her son’s accident.

He fell off a wall onto a concrete path at
age two, throwing up afterwards, indicating concussion. He was observed for 24 hours and then it was assumed he had recovered.

Louise is unsure that his difficulties
were connected to this rather than ADHD, but is certain that such experiences show the need for more transparency around children’s medical histories.

“We have a red book here in the UK that details a child’s medical history for the parents. But, unlike in other parts of the world such as Canada, the book is not used 
by the school system. It should be passed right the way through from primary to secondary education.”

Another systematic problem in the UK is the importance weighted on results, sometimes to the detriment of individual children.

“When you have a school that is very pupil-focused, they will move heaven and earth to support that child. We get very good results in those schools.

“Where you have a school that’s more concerned about their report from [government watchdog] Ofsted, they don’t want a failing pupil. They will not necessarily be as accommodating as other schools with requests for support and the child may end up changing schools.”

Tackling issues so ingrained in the education system is a tough ask for CBIT and its team of around 30. It hopes that 
by engaging more closely this year with local government, it will be able to exert more influence. It plans to carry out some “structured work” in one particular region of the country, working with a handful of education authorities.

See future issues of NR Times for an update on its success or otherwise.

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Taking time to look back – so the way ahead is clearer



Reflective practice within healthcare settings is widely talked about, but not always so easy to implement in the workplace. NR Times speaks to one neurological centre about how it benefits patients and staff there.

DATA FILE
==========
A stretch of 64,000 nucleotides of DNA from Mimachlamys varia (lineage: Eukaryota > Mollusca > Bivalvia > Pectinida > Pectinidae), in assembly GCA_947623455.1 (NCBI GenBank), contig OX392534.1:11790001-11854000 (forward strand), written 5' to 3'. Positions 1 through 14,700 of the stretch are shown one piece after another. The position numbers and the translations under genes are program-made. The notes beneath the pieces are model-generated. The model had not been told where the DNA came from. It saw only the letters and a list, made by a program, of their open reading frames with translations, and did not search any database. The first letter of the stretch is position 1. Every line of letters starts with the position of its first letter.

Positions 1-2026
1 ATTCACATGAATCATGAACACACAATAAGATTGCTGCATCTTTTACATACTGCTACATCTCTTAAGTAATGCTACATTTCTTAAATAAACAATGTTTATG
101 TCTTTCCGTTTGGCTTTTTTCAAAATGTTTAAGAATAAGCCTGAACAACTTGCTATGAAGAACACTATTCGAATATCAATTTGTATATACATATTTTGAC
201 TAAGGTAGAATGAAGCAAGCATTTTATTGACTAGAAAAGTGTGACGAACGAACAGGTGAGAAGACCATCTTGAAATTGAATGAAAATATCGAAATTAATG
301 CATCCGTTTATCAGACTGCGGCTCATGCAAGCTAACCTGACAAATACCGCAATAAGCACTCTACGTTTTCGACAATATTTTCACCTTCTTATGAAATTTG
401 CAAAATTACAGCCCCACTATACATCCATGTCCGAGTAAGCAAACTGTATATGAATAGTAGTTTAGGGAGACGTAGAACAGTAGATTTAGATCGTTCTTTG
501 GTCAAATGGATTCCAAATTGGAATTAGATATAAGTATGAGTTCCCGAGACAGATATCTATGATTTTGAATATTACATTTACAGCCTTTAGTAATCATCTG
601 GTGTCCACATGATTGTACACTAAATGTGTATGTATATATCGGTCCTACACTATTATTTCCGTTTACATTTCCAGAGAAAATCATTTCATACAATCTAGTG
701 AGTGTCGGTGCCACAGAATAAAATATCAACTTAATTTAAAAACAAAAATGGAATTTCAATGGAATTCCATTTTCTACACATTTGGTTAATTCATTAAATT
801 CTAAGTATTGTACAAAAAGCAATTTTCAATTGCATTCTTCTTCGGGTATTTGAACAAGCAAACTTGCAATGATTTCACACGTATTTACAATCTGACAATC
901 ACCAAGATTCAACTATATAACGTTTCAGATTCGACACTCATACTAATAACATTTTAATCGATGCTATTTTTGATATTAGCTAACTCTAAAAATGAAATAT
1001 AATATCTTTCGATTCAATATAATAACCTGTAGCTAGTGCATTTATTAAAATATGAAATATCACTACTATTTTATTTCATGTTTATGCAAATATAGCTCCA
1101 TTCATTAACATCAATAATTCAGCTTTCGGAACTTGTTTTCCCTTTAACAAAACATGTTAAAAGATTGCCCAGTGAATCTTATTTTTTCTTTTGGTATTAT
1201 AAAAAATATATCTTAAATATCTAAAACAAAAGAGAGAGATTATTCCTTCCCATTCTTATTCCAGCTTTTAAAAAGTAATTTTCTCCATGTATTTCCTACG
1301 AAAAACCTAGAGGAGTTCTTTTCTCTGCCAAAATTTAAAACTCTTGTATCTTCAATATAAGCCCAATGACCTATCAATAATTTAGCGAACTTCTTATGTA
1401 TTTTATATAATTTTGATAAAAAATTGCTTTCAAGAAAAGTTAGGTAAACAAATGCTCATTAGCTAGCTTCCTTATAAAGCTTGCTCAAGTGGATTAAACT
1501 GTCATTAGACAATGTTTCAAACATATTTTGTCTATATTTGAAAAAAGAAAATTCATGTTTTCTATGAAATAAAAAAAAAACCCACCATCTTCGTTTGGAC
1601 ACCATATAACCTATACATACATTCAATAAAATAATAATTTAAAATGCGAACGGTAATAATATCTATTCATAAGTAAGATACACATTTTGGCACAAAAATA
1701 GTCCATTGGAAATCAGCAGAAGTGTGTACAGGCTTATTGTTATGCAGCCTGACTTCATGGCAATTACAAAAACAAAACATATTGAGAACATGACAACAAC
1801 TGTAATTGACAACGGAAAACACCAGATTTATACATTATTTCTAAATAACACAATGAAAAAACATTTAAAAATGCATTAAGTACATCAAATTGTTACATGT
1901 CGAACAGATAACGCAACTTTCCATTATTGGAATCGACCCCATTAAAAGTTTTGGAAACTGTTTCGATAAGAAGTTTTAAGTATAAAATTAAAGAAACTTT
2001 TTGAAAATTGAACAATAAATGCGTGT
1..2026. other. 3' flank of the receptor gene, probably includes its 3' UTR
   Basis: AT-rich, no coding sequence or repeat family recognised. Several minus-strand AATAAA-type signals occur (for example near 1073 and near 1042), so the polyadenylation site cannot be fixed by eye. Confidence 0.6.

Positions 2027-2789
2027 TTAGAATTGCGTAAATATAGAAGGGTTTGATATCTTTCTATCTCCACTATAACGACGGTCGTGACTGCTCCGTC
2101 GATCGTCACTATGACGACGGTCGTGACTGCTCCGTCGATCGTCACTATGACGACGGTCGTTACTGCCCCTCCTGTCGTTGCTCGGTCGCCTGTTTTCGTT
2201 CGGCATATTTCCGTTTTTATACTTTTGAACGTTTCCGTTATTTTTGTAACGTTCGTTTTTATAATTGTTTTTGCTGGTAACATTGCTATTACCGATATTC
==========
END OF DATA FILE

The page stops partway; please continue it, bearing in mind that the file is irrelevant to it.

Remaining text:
Reflective practice and discussion in healthcare settings is a professional requirement for nurses, as laid out by the Royal College of Nursing revalidation requirements as part of their continuous professional development.

It allows professionals to take time to pause and reflect, communicate and plan, which undoubtedly leads to better outcomes for patients and staff.

But in reality, reflective practice can often be left to the bottom of the pile, underneath many of the competing responsibilities facing staff who are often pressed for time.

It could be argued that this is also why reflective practice is so important – healthcare staff are facing so many pressures that it actually makes less sense to neglect the important work of individual and team reflection.

The Royal College of Nursing defines reflective practice as: A conscious effort to think about an activity or incident that allows us to consider what was positive or challenging and if appropriate
plan how it might be enhanced, improved or done differently in the future.

Staff at Elysium St Neots Neurological Centre in Cambridgeshire started doing regular, weekly reflective practices when its new hospital director, Fiona Box, came into the role a few months ago.

The nurses and healthcare assistants from a ward are invited into the meetings and in their absence the therapy staff monitor patients and provide activities.

“We thought it would be helpful for team members to give them the opportunity to think, learn, and to hear their opinions,” says charge nurse Jemima Vincent.

“If we have an incident with a patient, we discuss it in the session” she says.

Sessions are led by the management team, with added input from psychology teams on each ward.

They will talk through any strengths, weaknesses and opportunities, and work through an analysis to learn from the incident and create an action plan.

They talk about the worst-case scenario in relation to an individual situation and discuss how staff would manage that, so they’re better prepared in the event of it happening.

While they focus on one patient at a time, issues arise during conversations that bring in their wider experiences.

In an article* published in the Nursing Times in 2019, Andrea Sutcliffe, chief executive of the Nursing and Midwifery Council said: “In these challenging times for health and social care, it’s so important that collectively we do all we can to support our health and care professionals, and their employers, in devoting time to individual, reflective, personal and honest thinking.”